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Author: Aly Ramji
- President William Ruto will lead Kenya at COP28 to showcase the country’s ambitious climate change strategy and advocate for sustainable development and climate resilience in Africa.
- Kenya is pioneering clean energy solutions, notably through biodigesters, which convert organic waste into biogas and organic fertilizer, aligning with the nation’s agricultural profile and enhancing energy independence.
- At COP28, Kenya aims to inspire global action and demonstrate that sustainable development is achievable in emerging economies, contributing significantly to the global climate change dialogue.
As the world convenes in Dubai for COP28, a significant spotlight falls on Kenya. Under President Ruto’s leadership, Kenya goes to this global summit not merely as a participant but as a catalyst for Africa in bridging climate dialogue and action.
At the heart of these discussions lies the country’s ambitious strategy to combat climate change, an approach intrinsically linked to the broader global efforts to mitigate environmental risks and …
- COP28, which will attract over 70,000 attendees will center on Africa’s specific problems and demands.
- Africa will be focusing on four main issues: getting developing nations to agree to climate finance, fixing the loss and damage fund, getting fossil fuels out of the system, and making sure everyone has a fair chance to transition to low-carbon future.
- At COP28, world leaders will talk about how to finance climate action by attracting private investment from emerging and developing economies.
From November 30–December 12, 2023, in Dubai, UAE, will be held the forthcoming COP28 meeting, which will mark the beginning of a new age in climate financing. The climate finance conference, which is projected to attract over 70,000 attendees—including heads of state, government officials, and other stakeholders—will center on Africa’s specific problems and demands.
The Priorities of Africa at COP28 on Climate Financing
At COP28, Africa will be focusing on four main …
United States officials and politicians have shown much interest and support for renewing the African Growth and Opportunity Act (AGOA) as its expiration date approaches in September 2025. The fate of this landmark legislation, which provides duty-free access to the US markets for some African countries, remains uncertain for the next 22 months but has significant implications for trade between the United States and Africa.…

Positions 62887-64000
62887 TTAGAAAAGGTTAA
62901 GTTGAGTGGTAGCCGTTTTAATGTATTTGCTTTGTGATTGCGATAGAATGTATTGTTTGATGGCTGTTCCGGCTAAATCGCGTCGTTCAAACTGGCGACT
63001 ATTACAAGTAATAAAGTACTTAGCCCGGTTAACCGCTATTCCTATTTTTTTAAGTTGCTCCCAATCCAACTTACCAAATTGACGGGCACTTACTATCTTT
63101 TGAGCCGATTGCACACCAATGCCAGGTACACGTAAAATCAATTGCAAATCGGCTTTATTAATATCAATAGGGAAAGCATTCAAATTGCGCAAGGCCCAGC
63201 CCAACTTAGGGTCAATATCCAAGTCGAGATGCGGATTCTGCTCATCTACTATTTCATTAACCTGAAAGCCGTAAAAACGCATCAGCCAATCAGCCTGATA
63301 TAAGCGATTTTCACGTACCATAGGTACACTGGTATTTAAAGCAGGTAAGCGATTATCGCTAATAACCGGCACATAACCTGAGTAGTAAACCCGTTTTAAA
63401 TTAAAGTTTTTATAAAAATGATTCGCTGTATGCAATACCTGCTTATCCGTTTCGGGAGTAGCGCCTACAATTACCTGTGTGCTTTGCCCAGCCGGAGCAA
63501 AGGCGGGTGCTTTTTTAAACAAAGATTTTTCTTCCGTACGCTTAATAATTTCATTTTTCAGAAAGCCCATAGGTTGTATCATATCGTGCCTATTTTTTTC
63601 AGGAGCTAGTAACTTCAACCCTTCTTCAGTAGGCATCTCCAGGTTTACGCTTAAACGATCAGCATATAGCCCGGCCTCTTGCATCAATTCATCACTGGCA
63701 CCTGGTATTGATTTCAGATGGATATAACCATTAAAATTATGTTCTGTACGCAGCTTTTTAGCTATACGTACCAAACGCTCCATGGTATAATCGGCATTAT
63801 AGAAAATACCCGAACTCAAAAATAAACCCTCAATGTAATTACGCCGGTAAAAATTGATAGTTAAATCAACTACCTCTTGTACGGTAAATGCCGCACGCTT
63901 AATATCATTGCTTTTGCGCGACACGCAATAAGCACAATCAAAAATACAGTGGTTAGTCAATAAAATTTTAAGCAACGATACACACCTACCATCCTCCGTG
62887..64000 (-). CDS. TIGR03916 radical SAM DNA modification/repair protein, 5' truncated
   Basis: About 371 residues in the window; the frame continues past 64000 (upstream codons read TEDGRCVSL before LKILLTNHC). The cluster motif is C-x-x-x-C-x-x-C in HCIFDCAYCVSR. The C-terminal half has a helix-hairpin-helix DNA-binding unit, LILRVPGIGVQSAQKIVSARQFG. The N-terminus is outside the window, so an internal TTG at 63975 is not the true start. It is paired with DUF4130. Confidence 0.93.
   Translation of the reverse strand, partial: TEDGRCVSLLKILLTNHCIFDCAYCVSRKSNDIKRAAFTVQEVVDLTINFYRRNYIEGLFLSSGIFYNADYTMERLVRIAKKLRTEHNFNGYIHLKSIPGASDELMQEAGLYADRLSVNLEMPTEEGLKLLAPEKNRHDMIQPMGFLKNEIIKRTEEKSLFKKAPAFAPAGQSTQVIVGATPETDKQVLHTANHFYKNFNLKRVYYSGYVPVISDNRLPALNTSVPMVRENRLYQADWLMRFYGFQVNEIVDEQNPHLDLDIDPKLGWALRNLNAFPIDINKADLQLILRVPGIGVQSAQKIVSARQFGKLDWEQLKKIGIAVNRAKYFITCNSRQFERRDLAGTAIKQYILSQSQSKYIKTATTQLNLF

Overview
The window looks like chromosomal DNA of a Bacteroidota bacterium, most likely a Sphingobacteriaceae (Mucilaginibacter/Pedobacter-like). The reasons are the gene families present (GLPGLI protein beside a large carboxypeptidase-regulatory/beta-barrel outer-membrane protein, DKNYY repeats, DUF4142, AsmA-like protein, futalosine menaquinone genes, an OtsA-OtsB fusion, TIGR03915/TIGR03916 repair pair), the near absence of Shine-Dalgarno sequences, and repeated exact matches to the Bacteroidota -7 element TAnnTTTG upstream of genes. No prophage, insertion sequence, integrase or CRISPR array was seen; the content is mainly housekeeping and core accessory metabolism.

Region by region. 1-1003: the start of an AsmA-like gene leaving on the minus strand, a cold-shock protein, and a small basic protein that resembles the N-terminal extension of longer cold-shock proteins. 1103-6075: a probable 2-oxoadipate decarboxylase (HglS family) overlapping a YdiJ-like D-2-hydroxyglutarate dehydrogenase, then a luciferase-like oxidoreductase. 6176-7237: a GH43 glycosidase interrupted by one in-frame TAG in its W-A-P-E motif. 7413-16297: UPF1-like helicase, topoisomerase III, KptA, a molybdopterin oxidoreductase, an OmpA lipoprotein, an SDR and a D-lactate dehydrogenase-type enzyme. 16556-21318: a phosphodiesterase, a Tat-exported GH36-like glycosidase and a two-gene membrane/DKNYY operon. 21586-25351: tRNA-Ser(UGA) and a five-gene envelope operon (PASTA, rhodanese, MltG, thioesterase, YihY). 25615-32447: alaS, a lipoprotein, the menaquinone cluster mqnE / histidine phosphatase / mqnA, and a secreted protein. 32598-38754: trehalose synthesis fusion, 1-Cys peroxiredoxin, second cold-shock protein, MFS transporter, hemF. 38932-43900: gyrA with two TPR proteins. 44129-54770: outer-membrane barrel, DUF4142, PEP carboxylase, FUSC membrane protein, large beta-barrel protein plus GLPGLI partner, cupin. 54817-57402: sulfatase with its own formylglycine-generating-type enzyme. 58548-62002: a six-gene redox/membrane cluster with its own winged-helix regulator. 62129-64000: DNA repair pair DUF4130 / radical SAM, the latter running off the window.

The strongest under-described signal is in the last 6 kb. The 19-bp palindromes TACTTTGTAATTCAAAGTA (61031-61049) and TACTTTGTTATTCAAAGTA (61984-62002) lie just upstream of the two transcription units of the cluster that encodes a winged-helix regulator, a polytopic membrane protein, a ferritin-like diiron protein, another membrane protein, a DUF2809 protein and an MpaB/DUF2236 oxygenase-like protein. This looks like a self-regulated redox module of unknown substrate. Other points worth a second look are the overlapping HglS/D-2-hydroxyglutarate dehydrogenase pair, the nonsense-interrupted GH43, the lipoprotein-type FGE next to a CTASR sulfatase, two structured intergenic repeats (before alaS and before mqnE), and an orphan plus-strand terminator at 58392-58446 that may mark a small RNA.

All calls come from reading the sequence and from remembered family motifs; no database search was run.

- Africa Rising narrative paints a picture of a continent on the cusp of a major economic and developmental breakthrough.
- This upbeat assessment, however, stands in stark contrast to the realities of many African countries’ political instability, corruption, and threats from autocratic regimes.
- This disharmony between the narrative’s upbeat tone and the facts prompts the question: is there a need for the widespread optimism about Africa’s future, or is it misplaced?
The “Africa Rising” narrative, popularised in recent years, paints a picture of a continent on the cusp of a major economic and developmental breakthrough. This upbeat assessment, however, stands in stark contrast to the realities of many African countries’ political instability, ongoing corruption, and threats from autocratic regimes. The premature or even misplaced optimism of this narrative is called into question by a close analysis of these problems. This discrepancy between the narrative’s upbeat tone and the facts prompts the …
According to the International Union for Conservation of Nature (ICUN), natural gas economy governance commands the norms, institutions and processes that determine how power and responsibilities over natural resources are exercised, how decisions impact the constituents of the region and how citizens (in this case people in Mtwara and the rest of Tanzania), women, men, indigenous peoples, and local communities, participate and benefit from the management of natural resources.
Tanzania has only explored a small fraction of the natural gas reserves (0.5 TCF out of 57.74TCF), and in order to explore further socio-economic and political affairs ought to be aligned perfectly to ensure that the production of natural gas comes with blessings and not a curse, as manifested in some African nations.
A Tanzanian policy research think tank—Economic and Social Research Foundation (ESRF)—converged with local government authority officials, to discuss how governance gaps in planning and management of the natural …